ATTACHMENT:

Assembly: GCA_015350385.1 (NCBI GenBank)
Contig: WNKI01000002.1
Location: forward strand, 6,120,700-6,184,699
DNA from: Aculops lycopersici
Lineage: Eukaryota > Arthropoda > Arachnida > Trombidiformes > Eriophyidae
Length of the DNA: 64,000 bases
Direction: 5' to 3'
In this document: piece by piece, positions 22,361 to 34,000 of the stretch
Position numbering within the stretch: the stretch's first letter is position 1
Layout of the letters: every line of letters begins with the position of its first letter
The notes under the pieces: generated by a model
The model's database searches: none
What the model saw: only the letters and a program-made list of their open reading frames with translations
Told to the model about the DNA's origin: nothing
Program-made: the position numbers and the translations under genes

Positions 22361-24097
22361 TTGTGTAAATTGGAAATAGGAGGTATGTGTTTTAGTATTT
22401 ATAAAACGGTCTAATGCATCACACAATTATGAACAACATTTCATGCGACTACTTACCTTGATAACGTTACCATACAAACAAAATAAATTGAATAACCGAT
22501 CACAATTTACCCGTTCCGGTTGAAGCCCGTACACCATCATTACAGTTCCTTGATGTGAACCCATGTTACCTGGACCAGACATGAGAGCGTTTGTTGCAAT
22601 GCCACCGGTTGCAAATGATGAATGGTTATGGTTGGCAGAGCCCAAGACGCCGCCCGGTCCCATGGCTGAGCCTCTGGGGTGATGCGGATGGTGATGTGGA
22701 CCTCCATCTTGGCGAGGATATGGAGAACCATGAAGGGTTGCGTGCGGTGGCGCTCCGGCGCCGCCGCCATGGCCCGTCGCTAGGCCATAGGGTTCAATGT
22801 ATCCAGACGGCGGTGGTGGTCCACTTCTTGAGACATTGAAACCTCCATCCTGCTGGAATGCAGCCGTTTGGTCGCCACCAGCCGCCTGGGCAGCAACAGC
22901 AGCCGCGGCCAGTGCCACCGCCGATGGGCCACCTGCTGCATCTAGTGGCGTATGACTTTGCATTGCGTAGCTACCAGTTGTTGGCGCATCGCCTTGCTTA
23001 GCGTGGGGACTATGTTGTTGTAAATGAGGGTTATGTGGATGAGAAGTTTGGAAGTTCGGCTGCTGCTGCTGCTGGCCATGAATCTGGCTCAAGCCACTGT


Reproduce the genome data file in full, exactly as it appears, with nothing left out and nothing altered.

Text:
Assembly: GCA_015350385.1 (NCBI GenBank)
Contig: WNKI01000002.1
Location: forward strand, 6,120,700-6,184,699
DNA from: Aculops lycopersici
Lineage: Eukaryota > Arthropoda > Arachnida > Trombidiformes > Eriophyidae
Length of the DNA: 64,000 bases
Direction: 5' to 3'
In this document: piece by piece, positions 22,361 to 34,000 of the stretch
Position numbering within the stretch: the stretch's first letter is position 1
Layout of the letters: every line of letters begins with the position of its first letter
The notes under the pieces: generated by a model
The model's database searches: none
What the model saw: only the letters and a program-made list of their open reading frames with translations
Told to the model about the DNA's origin: nothing
Program-made: the position numbers and the translations under genes

Positions 22361-24097
22361 TTGTGTAAATTGGAAATAGGAGGTATGTGTTTTAGTATTT
22401 ATAAAACGGTCTAATGCATCACACAATTATGAACAACATTTCATGCGACTACTTACCTTGATAACGTTACCATACAAACAAAATAAATTGAATAACCGAT
22501 CACAATTTACCCGTTCCGGTTGAAGCCCGTACACCATCATTACAGTTCCTTGATGTGAACCCATGTTACCTGGACCAGACATGAGAGCGTTTGTTGCAAT
22601 GCCACCGGTTGCAAATGATGAATGGTTATGGTTGGCAGAGCCCAAGACGCCGCCCGGTCCCATGGCTGAGCCTCTGGGGTGATGCGGATGGTGATGTGGA
22701 CCTCCATCTTGGCGAGGATATGGAGAACCATGAAGGGTTGCGTGCGGTGGCGCTCCGGCGCCGCCGCCATGGCCCGTCGCTAGGCCATAGGGTTCAATGT
22801 ATCCAGACGGCGGTGGTGGTCCACTTCTTGAGACATTGAAACCTCCATCCTGCTGGAATGCAGCCGTTTGGTCGCCACCAGCCGCCTGGGCAGCAACAGC
22901 AGCCGCGGCCAGTGCCACCGCCGATGGGCCACCTGCTGCATCTAGTGGCGTATGACTTTGCATTGCGTAGCTACCAGTTGTTGGCGCATCGCCTTGCTTA
23001 GCGTGGGGACTATGTTGTTGTAAATGAGGGTTATGTGGATGAGAAGTTTGGAAGTTCGGCTGCTGCTGCTGCTGGCCATGAATCTGGCTCAAGCCACTGT